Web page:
In a nutshell, the measurement problem in quantum mechanics arises because of the incompatibility between the microscopic world of elementary particles and the macroscopic world of the measuring apparatus. Objects in these two worlds behave in fundamentally different ways.

Earlier we discussed how in the quantum world an object can exist as a superposition of multiple states described by its wave function. The time evolution of the wave function is described by Schrödinger’s equation whose deterministic progression is interrupted when a measurement is made on the system causing its wave function to collapse into one of its member states—the outcome of a measurement cannot be predicted deterministically because the choice of the state of collapses is completely arbitrary. The discontinuity in progression of the wave function due to measurement (collapse) is sudden and irreversible. It is not governed by the Schrödinger equation but has to be added as an additional postulate that seems to violate its validity.

The Copenhagen interpretation was designed to deal with the measurement problem although the trouble with this model of reality is that it offers no explanation for how the collapse would occur. Observers can access microscopic systems only through macroscopic measuring devices that, along with the observers themselves, are subject to the laws of classical physics. Thus the universe is governed by different laws: quantum mechanics (explicitly, Schrödinger’s equation) for the microscopic world, and classical physics (Newton’s laws of motion) for the directly accessible macroscopic world, although the exact nature of the divide between the quantum and classical realms remains unclear. There are strong physical grounds for suspecting that the Copenhagen interpretation is fundamentally inadequate, though its empirical success to date is unquestionably impressive. Many physicists, including Einstein, believe that the quantum measurement paradox requires a satisfactory resolution in form of either a realistic interpretation of quantum mechanics or an appropriate modification of the formalism itself, or both.

Many worlds
Figure 1: Taken from the blog article entitled “Why the Many-Worlds Formulation of Quantum Mechanics Is Probably Correct” By Sean Carroll. Posted on June 30, 2014.

The many worlds interpretation of quantum mechanics was proposed in 1956 by Hugh Everett III to address the measurement problem by merging the macroscopic and microscopic world views. Everett used the mathematics of quantum mechanics to make the external observer an integral part of the quantum system, introducing a universal wave function that linked objects with their observers. In other words, Everett was able to quantum mechanically include macroscopic objects in the framework of quantum superposition. This was a truly revolutionary approach although not a universally accepted one.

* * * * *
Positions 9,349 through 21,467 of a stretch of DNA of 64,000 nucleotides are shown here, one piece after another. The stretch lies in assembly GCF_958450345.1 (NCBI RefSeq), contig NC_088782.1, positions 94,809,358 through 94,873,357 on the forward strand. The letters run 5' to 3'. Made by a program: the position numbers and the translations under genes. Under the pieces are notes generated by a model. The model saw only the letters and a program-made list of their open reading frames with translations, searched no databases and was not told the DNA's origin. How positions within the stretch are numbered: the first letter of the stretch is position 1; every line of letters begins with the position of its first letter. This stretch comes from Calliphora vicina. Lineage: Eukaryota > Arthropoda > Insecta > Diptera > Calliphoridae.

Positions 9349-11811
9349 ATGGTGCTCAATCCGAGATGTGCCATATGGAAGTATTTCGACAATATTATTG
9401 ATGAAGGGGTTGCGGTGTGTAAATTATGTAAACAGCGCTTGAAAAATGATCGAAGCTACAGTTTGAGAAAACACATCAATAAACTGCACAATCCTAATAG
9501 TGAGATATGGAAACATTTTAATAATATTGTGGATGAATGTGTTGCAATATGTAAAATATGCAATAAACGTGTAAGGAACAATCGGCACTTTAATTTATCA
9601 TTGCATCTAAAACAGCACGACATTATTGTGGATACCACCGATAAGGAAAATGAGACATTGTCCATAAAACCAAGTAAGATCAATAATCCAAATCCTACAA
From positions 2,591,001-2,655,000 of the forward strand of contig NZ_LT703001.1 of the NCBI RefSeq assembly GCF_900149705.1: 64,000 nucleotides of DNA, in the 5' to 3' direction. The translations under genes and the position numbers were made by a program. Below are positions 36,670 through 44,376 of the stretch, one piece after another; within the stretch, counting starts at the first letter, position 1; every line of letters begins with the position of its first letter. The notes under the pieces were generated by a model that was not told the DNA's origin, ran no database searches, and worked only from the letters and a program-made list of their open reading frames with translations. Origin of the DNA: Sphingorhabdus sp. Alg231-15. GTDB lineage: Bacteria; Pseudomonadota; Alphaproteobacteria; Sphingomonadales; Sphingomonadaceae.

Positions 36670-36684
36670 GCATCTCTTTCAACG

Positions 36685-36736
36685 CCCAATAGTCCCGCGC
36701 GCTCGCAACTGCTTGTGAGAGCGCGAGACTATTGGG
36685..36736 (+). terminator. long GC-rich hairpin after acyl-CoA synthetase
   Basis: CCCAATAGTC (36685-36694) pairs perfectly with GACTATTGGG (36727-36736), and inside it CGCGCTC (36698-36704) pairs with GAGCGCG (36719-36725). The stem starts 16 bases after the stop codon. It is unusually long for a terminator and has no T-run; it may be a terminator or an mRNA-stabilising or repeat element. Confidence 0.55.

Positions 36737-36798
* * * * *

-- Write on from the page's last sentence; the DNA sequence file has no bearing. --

Everett considered whether the Schrödinger equation is applicable to objects and observers alike. In his model the wave function of an observer bifurcated at each interaction with a superposed object. The universal wave function contained branches of every alternative outcome with each branch having its own copy of the observer. Once formed, one branch cannot influence another, with each branch pursuing a different future outcome. The many-worlds picture requires inclusion of the observer into the system, although the branching process happens regardless of whether a “conscious” observer is present or not. Every measurement outcome “happens,” but each in a different branch called “universe” or “world.”5 There is no point where the wave function ever collapses within the universe, because that would imply that some portion of the universe doesn’t follow the Schrödinger wave function.

As is customary, we will use the Schrödinger’s cat to illustrate the features of the many worlds interpretation. A cat remains in a quantum superposition of living and dead inside a sealed box until it is opened for observation—an action that “collapses the wave function” into one of two possible measurement outcomes, a living or dead cat. This is the traditional way of looking at Schrödinger’s cat. In contrast, the many worlds picture proclaims that, the universe splits in two: one in which the cat is alive, and the other in which the cat is dead. Once split, the universes evolve independently, never to interact with each other again.

Unfortunately, Everett’s theory of multiple universes met with utter disdain, particularly from the Copenhagen school led by Niels Bohr. Disheartened and emotionally scarred, Hugh Everett abandoned academia and immersed himself into the secretive world of military research, becoming a heavy drinker and prematurely dying at the age of 51.

Everett’s many worlds interpretation has witnessed a resurrection in recent years, largely popularized by the efforts of physicist Bryce DeWitt. Some of the most popular work has been done by David Deutsch, who has applied the many worlds interpretation as part of his theoretical explanation of quantum computers.

5. In a footnote in his thesis, Everett wrote: “From the viewpoint of the theory, all elements of a superposition (all ‘branches’) are ‘actual,’ none any more ‘real’ than the rest.”

Leave a Reply

Fill in your details below or click an icon to log in:

WordPress.com Logo

You are commenting using your WordPress.com account. Log Out /  Change )

Google photo

You are commenting using your Google account. Log Out /  Change )

Twitter picture

You are commenting using your Twitter account. Log Out /  Change )

Facebook photo

You are commenting using your Facebook account. Log Out /  Change )

Connecting to %s